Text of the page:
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Bacterial meningitis

Bacterial meningitis is a condition in which the layers lining the brain (the meninges) have become inflamed as a result of infection with bacteria. more...

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Symptoms and signs

The classic symptoms of bacterial meningitis are similar to those of other forms of meningitis, including fever, headache, light sensitivity (photophobia), and confusion. Because of the continuity of the meninges and the linings of the spinal cord, movements that place strain on the spinal cord can cause worsening pain. In particular, movement of the neck and stretching of the legs cause a worsening of symptoms.

Clinicians will often attempt to elicit objective evidence of these latter symptoms. Brudzinski's sign (a correlate of nuchal rugidity), is detected when the knees passively flex when the neck is brought forward in a patient lying supine. A similar phenomenon, Kernig's sign, refers to an inability to stretch the hamstrings of an affected patient lying supine. Both are likely reflex responses to attempts to place traction on inflamed dura.

Bacterial meningitis can seldom be distinguished from other forms of meningitis based on symptoms alone, and usually requires lumbar puncture for definitive diagnosis.


Meningitis is diagnosed when the cerebrospinal fluid, obtained via lumbar puncture, reveals the presence of an increased number of leukocytes. The condition is attributed to bacteria when their presence is detected via Gram stain or bacterial culture.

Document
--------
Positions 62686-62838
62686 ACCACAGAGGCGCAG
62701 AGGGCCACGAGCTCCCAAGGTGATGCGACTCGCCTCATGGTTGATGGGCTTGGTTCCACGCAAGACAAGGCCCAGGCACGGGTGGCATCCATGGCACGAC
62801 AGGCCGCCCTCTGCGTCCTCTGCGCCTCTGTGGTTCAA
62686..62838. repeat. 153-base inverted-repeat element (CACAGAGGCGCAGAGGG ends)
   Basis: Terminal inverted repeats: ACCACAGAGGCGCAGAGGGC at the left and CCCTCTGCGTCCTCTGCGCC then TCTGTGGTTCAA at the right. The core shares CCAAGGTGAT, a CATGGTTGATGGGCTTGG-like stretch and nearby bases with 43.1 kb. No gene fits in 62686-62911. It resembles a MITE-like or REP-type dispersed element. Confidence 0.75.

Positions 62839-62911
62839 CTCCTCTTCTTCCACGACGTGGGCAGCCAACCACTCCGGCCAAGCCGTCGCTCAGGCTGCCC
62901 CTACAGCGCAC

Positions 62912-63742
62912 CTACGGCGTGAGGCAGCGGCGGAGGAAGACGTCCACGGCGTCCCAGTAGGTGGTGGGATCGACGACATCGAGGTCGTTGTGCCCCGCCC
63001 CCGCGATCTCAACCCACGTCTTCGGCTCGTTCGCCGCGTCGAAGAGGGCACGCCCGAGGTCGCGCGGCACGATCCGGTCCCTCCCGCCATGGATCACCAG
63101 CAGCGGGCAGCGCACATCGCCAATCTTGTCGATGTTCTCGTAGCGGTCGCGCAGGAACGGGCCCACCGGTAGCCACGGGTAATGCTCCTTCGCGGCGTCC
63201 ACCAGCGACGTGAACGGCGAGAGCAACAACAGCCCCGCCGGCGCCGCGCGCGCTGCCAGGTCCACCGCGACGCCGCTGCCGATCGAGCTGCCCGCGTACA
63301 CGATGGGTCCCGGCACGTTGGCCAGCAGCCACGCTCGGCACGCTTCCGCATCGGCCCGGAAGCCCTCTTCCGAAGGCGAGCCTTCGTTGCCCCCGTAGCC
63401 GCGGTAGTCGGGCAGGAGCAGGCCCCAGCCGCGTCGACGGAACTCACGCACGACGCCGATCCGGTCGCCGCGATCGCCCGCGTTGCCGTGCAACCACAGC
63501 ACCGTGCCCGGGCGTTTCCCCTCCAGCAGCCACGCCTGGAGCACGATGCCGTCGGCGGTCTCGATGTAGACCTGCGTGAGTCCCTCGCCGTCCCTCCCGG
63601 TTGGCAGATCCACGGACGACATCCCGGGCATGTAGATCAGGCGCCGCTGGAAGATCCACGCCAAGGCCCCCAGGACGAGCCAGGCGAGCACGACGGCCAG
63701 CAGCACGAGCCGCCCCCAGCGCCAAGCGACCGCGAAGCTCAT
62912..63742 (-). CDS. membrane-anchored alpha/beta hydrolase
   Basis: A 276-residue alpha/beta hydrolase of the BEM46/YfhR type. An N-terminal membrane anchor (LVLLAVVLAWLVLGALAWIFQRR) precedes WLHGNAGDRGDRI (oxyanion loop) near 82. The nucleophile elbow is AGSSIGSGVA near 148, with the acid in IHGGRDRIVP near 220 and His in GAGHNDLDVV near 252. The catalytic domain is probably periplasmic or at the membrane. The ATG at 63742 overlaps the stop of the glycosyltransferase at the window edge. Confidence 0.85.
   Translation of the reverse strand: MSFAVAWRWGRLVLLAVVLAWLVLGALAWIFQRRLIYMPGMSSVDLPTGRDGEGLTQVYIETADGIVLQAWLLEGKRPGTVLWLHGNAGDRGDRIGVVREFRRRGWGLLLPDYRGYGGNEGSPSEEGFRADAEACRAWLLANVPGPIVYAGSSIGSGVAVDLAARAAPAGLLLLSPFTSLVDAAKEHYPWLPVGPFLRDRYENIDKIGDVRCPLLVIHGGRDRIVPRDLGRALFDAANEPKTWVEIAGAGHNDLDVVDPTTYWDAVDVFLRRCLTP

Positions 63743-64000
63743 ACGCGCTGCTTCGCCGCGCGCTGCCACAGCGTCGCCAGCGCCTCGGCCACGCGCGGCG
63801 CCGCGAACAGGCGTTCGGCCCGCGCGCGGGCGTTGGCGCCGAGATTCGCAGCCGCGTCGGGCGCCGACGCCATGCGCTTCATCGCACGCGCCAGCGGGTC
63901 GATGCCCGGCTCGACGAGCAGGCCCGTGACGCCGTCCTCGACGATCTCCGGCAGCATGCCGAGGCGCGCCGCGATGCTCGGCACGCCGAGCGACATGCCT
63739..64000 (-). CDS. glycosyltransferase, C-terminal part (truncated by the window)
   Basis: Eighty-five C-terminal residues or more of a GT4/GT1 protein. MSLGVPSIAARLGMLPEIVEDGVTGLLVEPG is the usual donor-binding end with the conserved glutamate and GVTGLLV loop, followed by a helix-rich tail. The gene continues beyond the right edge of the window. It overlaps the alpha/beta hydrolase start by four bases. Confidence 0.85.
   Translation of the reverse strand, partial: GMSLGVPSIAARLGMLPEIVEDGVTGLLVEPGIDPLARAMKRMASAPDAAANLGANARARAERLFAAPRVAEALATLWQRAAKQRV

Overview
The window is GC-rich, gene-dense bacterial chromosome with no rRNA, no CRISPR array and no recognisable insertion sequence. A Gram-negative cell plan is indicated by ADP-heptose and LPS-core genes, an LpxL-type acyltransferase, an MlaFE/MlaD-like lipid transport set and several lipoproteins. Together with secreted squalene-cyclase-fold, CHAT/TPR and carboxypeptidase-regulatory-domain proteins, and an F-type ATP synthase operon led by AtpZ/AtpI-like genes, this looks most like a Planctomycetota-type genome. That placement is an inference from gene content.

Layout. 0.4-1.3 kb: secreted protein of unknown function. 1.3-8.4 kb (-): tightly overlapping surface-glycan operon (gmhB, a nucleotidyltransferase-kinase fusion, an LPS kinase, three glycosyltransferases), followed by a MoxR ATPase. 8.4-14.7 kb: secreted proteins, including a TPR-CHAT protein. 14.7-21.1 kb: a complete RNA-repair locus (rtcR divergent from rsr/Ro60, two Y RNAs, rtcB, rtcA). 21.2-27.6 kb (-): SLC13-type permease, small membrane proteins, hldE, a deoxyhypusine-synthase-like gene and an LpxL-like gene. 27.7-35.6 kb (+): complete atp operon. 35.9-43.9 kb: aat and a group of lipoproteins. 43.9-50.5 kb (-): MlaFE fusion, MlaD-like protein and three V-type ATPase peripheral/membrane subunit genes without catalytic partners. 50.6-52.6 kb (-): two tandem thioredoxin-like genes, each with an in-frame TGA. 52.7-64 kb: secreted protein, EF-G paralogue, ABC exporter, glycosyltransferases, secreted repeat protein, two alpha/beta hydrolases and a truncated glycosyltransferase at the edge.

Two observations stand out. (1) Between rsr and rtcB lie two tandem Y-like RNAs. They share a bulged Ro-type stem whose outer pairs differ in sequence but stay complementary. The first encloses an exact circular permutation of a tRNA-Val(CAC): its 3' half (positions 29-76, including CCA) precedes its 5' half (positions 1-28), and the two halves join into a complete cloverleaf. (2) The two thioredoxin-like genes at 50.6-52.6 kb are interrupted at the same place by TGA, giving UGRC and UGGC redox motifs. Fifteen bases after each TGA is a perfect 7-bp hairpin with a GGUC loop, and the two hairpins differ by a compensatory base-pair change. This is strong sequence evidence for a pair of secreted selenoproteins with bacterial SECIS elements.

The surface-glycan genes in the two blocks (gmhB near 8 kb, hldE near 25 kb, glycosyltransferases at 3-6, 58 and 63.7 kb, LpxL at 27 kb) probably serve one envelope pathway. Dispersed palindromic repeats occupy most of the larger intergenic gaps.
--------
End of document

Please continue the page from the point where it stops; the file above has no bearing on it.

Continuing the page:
In most cases, the reason that the meninges have become infected is never determined. Occasionally, the infection is the result of direct bacterial invasion from infections of adjacent structures, such as the paranasal sinuses or the inner ear. The latter is seen more commonly in children with untreated otitis media, although it should be noted that the true incidence of this complication and the ability of antibiotics to prevent it is a matter of controversy. Finally, bacteria can reach the meninges via the bloodstream, in a phenomenon known as hematogenous spread. In this situation, the most common predisposing infection is bacterial endocarditis, an infection of the structures of the heart.


The most common organisms involved in bacterial meningitis include Neisseria meningitidis (or meningococcus), Streptococcus pneumoniae (G001), Haemophilus influenzae (G000), and Staphylococcus aureus (G003). Less common bacterial causes include Listeria monocytogenes, Staphylococcus and Escherichia coli. In developing countries, Mycobacterium tuberculosis is a common cause of bacterial meningitis. The less common organisms are particularly found in elderly or immunocompromised individuals.